Take a walk along almost any beach in any part of the world and one’s experience is often spoiled by the sight of trash — flotsam and jetsam — washed ashore from the ocean.
It’s a massive global problem, made worse by the modern use of plastics that do not readily biodegrade.
One area of the North Pacific has earned the unwanted tag of “the Great Pacific Garbage patch” and covers double the size of Texas — with an estimated six kilos of plastic for every kilo of natural plankton.
This swirls about 20 meters below the surface of the water and, with other slowly degrading garbage, poses an obvious threat to marine life and the ecological balance.
Marine conservation groups have long campaigned for better environmental protection of our oceans, but have now found high-profile support from a pair of world-class long-distance racing sailors — Rob Windsor of the United States and Britain’s Hannah Jenner.
They have brought into sharp focus a practice that neither other competitors taking part in epic yachting classics nor the sponsors of these events would ever wish to dwell upon.
Crews — desperate to free up space in their cramped conditions and ever mindful of the need to save weight — leave their own trail of trash dumped overboard as they sail as fast as possible across the oceans.
Until now it’s been standard practice for their fellow competitors, who must balance environmental concerns with obvious practical necessity, particularly when at sea for extended periods.
But Windsor and Jenner, among the favorites to win the Transat Jacques Vabre — a month-long, 5,600-nautical-mile race from France to Brazil — are pledging to stop the dumping as part of a new eco-friendly approach to ocean racing.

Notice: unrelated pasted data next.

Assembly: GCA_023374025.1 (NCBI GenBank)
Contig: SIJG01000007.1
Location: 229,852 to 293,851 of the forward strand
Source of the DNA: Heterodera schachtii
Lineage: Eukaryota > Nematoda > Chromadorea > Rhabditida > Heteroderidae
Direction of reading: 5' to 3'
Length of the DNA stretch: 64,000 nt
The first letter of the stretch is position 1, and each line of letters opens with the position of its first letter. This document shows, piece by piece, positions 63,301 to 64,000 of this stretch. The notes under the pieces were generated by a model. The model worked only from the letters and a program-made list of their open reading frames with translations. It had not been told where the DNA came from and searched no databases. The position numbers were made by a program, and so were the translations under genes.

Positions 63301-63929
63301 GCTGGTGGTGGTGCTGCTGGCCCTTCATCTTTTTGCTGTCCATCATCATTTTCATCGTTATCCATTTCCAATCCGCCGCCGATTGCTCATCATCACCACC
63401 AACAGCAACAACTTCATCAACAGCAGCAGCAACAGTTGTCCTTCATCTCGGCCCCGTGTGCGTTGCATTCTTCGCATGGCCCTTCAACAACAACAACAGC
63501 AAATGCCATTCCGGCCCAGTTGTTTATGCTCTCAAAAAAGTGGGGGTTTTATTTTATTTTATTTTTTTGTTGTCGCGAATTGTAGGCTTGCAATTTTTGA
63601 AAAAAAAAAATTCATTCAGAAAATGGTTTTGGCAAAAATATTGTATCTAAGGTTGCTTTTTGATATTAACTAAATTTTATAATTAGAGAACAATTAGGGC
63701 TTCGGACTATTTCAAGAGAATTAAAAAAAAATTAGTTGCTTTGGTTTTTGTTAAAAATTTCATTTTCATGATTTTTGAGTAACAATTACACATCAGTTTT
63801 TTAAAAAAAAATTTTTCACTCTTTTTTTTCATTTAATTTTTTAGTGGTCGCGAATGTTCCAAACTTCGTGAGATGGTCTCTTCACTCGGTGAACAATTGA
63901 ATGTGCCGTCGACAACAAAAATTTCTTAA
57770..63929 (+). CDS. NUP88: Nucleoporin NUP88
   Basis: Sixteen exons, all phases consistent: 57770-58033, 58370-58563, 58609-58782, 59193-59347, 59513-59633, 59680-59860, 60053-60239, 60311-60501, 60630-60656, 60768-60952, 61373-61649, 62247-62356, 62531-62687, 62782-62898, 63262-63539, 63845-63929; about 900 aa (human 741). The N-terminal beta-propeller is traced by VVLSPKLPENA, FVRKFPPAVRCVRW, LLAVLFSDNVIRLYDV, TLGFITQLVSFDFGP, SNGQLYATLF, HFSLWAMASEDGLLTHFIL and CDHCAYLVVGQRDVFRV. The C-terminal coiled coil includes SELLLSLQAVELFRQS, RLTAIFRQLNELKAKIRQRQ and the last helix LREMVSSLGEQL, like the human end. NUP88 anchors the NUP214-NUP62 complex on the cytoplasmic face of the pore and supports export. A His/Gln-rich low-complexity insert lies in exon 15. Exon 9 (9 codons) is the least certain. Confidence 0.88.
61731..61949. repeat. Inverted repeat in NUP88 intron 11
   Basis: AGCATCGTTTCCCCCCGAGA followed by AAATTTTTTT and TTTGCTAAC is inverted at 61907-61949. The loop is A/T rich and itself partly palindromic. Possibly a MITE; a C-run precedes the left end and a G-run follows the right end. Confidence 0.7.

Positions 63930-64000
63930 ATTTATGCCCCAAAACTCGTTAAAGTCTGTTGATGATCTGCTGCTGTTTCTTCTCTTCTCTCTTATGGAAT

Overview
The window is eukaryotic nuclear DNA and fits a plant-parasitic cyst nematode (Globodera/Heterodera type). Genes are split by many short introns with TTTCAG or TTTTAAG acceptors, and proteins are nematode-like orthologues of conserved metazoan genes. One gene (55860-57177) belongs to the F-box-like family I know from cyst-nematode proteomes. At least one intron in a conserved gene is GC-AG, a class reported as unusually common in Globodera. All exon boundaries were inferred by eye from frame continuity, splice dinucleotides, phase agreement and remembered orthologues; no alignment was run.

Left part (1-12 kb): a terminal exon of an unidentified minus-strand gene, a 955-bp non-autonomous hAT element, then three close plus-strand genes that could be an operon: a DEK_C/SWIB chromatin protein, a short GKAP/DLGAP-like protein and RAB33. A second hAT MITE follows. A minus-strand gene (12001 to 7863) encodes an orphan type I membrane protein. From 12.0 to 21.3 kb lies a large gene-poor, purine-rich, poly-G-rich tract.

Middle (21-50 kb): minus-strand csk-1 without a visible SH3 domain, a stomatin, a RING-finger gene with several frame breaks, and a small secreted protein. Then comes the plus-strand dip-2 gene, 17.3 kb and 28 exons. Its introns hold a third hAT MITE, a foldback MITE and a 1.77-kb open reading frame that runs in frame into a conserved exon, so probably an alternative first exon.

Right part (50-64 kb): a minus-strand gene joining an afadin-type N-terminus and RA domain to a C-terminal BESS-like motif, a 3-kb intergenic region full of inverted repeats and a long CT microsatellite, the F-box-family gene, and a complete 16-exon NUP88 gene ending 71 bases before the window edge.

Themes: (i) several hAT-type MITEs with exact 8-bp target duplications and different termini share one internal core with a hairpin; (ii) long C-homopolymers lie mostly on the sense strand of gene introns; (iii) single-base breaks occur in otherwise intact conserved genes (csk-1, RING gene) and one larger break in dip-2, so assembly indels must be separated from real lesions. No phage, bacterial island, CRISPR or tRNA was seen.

“Cleaner. Faster. Better” is the motto of Windsor and Jenner’s 11th Hour Racing team and they want to be as good as their word.
The pair have been rigorously training for several months in their 40-foot monohull for the annual event, considered one of the most prestigious on the yachting calendar, which the 44 entries started from Le Havre on Thursday after a delay for bad weather.
They both admitted that in the past they had been guilty of tossing items like tin and soda cans into the sea, believing that salt water would quickly eat it away.
But working with the Rozalia Project, a non-profit organization committed to cleaning up our oceans, has been an eye-opener.
“The only trash we dump overboard during our journey will be toilet paper,” Jenner told CNN, while acknowledging the scale of their task.
“We sailed back from Rhode Island earlier this year as part of our trials and decided to store how much rubbish we had built up,” she said.
“Three people over six weeks and we came back with eight big bags of rubbish — and probably six of those would usually be thrown over the side. It was shocking, really,” she admitted.
Using a series of advanced technological solutions and working with a nutritionist to help them reduce their reliance on numerous packets of freeze-dried food, the pair are confident they will achieve their goal.
“I think we all have a responsibility to future generations to do everything we can to protect the environment,” said Windsor.